2 Corinthians 1.

What a happy thing it is to be encouraged and strengthened by the God of resurrection at the very moment when the sentence of death is felt!

It was at a time of deep tribulation in the apostle's history that the consolation* of the God who raises the dead made itself felt in his soul. God was present in His own blessed character of "Him who encourages those that are brought low" (2 Cor. 7:6); and it is a good thing to pass through deep sorrow (as Paul and his companions here) where death makes itself felt, in order to be cheered by the living God, and, instead of fainting, to go on with fresh vigour. God's power - the power of resurrection - is felt in this path, and His compassion known.

*The word in the fourth verse, "the God of consolation," is not merely expressive of tranquilizing comfort, but of cheering and encouragement, so that the afflicted ones felt fresh force and bravery to go on.

And is it not to be desired in our day that each one of us may know more of the living God, each in his own proper path? We have been allowed to enter into the most wonderful truths in connection with God's glorious counsels. What we have before us now is the knowledge of God Himself in our present path, where we have to learn each day what death really is, and where we learn, at the same time, the true character of the Father of compassions and God of all encouragement.

It will be said, perhaps, that in 2 Corinthians 1 it is especially apostolic service that is in view, and, no doubt, that is the case; but there is no doubt either that we all - believers - in our life of service here have to learn the same lesson. Without having to go through the extreme persecution and trial which happened to the apostle and his companions in Asia, we have to learn not to trust in ourselves, but in God, who raises the dead.

I shall never forget, many years ago, hearing an old servant of the Lord say about someone who was acting with great energy and driving forward in the cause of the gospel with a zeal worthy of Jehu himself: "It is magnificent, but it is not death and resurrection!" There is something analogous to this in this beautiful passage, for how different was all the service, the demeanour, and the perseverance of this broken man, who despaired even of living, from that which he had once been when he was Saul of Tarsus! . What a change! Here is one fully identified with God's interests on earth; the sufferings of the Christ abounded towards him; he was literally exposed to death every day; there was nothing but tribulation; the proud spirit of the Pharisee had disappeared, and in the midst of the crushing events that happened to him he went forward in no self-confidence, by a power that was not natural, cheered by the very God whose power kept him. I have often thought that no insurance company would ever have cared to insure the life of Paul; it was really worth nothing as the world sees things.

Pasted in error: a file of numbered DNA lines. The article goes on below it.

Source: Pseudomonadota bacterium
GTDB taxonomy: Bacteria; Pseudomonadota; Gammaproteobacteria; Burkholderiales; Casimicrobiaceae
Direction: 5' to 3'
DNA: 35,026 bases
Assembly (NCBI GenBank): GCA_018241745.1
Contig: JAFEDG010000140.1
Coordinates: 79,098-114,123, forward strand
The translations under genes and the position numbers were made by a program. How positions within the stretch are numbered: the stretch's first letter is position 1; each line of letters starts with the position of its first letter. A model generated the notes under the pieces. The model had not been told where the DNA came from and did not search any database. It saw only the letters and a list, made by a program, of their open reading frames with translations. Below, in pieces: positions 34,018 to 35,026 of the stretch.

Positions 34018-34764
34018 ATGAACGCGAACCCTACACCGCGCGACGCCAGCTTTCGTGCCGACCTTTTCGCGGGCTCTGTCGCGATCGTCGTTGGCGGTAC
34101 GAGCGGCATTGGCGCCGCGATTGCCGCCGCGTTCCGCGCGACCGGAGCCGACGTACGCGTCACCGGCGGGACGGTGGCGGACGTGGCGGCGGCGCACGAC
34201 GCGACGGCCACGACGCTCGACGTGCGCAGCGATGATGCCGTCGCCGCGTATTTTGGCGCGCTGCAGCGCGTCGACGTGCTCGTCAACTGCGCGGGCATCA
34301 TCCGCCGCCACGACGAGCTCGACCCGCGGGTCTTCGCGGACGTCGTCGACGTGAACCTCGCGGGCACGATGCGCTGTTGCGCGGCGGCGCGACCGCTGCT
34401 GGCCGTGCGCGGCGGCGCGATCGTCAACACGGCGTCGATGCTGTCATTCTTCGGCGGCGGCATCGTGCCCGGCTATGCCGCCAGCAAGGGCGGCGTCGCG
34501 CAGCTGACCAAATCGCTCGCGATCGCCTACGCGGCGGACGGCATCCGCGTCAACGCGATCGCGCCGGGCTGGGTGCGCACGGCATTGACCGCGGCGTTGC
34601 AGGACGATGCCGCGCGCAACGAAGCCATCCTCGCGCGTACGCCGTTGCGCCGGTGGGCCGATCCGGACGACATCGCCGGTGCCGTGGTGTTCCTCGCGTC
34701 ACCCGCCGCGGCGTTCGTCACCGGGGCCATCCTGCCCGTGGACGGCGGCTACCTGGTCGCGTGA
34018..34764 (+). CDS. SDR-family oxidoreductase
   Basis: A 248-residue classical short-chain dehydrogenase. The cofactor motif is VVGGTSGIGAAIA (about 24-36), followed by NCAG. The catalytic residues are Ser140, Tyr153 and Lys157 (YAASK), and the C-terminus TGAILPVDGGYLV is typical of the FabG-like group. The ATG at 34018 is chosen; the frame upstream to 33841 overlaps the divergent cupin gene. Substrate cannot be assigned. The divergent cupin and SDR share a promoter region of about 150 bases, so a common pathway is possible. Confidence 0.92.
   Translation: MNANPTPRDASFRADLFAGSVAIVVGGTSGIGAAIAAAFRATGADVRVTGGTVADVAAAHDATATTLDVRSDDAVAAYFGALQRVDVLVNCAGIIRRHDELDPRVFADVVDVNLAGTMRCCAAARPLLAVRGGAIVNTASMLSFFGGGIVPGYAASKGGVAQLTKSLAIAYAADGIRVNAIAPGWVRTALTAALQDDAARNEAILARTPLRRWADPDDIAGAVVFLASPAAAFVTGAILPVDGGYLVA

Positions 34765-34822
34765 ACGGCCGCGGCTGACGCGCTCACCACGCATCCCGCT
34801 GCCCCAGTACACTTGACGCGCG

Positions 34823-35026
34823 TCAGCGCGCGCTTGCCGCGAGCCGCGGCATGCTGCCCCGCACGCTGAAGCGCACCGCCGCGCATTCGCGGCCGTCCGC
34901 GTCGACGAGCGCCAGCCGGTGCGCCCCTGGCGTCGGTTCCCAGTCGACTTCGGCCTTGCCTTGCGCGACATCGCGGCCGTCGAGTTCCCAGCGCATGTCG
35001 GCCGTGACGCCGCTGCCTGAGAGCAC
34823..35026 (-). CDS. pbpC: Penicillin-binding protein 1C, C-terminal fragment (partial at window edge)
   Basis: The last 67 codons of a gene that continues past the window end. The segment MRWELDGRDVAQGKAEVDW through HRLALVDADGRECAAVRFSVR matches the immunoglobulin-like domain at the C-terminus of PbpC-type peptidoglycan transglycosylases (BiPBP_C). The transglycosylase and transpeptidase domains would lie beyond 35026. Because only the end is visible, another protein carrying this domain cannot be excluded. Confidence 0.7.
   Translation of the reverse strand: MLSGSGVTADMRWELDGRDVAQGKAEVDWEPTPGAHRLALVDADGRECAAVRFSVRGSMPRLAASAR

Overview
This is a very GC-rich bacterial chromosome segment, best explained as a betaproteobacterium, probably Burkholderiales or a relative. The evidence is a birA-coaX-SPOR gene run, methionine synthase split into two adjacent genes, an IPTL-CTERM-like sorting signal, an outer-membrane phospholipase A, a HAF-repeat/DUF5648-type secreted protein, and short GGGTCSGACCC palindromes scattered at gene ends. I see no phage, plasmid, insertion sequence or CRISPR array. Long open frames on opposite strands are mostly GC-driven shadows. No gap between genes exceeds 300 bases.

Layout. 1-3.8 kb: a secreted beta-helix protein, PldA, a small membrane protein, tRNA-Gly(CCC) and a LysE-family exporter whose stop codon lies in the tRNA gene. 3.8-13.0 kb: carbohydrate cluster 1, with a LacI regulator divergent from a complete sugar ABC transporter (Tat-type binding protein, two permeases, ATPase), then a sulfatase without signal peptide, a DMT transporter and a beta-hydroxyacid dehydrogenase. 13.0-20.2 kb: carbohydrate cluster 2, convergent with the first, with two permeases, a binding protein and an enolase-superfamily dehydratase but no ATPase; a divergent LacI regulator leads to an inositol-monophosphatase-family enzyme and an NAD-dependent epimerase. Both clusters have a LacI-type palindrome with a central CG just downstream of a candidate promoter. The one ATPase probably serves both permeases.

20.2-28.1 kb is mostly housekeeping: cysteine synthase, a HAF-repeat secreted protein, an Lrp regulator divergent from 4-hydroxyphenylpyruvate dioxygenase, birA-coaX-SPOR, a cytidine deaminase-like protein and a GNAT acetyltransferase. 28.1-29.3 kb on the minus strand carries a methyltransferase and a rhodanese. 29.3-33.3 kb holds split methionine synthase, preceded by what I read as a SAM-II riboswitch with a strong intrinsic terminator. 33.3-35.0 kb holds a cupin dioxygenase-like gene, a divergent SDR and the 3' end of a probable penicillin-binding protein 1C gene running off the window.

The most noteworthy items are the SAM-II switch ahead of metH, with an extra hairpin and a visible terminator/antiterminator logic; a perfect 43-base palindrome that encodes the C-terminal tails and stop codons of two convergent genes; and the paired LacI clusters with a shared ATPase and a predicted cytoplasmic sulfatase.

He affirms that all other Christians are partakers of the sufferings. And in our day, though there be no outward persecution, we have each one to learn daily, and not without deep sorrow, what trial, suffering, and death mean to us who are identified with Christ; and it is in this path that the God who encouraged Paul the apostle in all his tribulation will cheer and fortify our souls.

The thought of entering the glory and of meeting "no stranger-God" is very blessed.

"There no stranger-God shall meet thee
(Stranger thou in courts above)."

It is now that we learn to know Him whose heart is made known to His own in the very valley of the shadow of death.

But there is another thing. The apostle was encouraged in all the tribulation so as to learn to encourage all those who were passing through trial.

We have to learn by the very means used by God to cheer us how to lend a helping hand to those in deep trouble. And is there anything more beautiful than to see a hand stretched out in real sympathy to those who are ready to perish? Of all the pictures I have seen it is this that I think the fairest: a hand stretched out to help the afflicted.

Whether in tribulation, it was for their encouragement and salvation; or whether they were encouraged, it was to the same end. And the end of the long struggle was not doubtful. He who had raised the Lord Jesus should raise them also with Jesus, and present them with the Corinthians.

All should end in triumph and resurrection glory; and He who should bring in this final victory was leading them on with resurrection power. It was in this path that the depths of His compassions were known; and He who shall bring in eternal blessing in divine power could cheer and strengthen His afflicted servants by the coming of Titus.

So He cheers, so He strengthens us each day, beloved brethren, on our way to eternal glory. May we know more and more of His consolation! E. L. Bevir.

We have the privilege of forgetting self and living to Christ. Living to God inwardly, is the only possible means of living to Him outwardly. All outward activity not moved and governed by this is fleshly, and even a danger to the soul. … I dread great activity without great communion. J. N. Darby.

When Christ went up to heaven, was He not competent to keep a people here separate from the world, in spite of all that Satan would do? But how are they kept? By what is earthly? No, but by the Spirit of God using truth connected with Christ in heaven. It is heavenly truth that keeps His people. G. V. Wigram.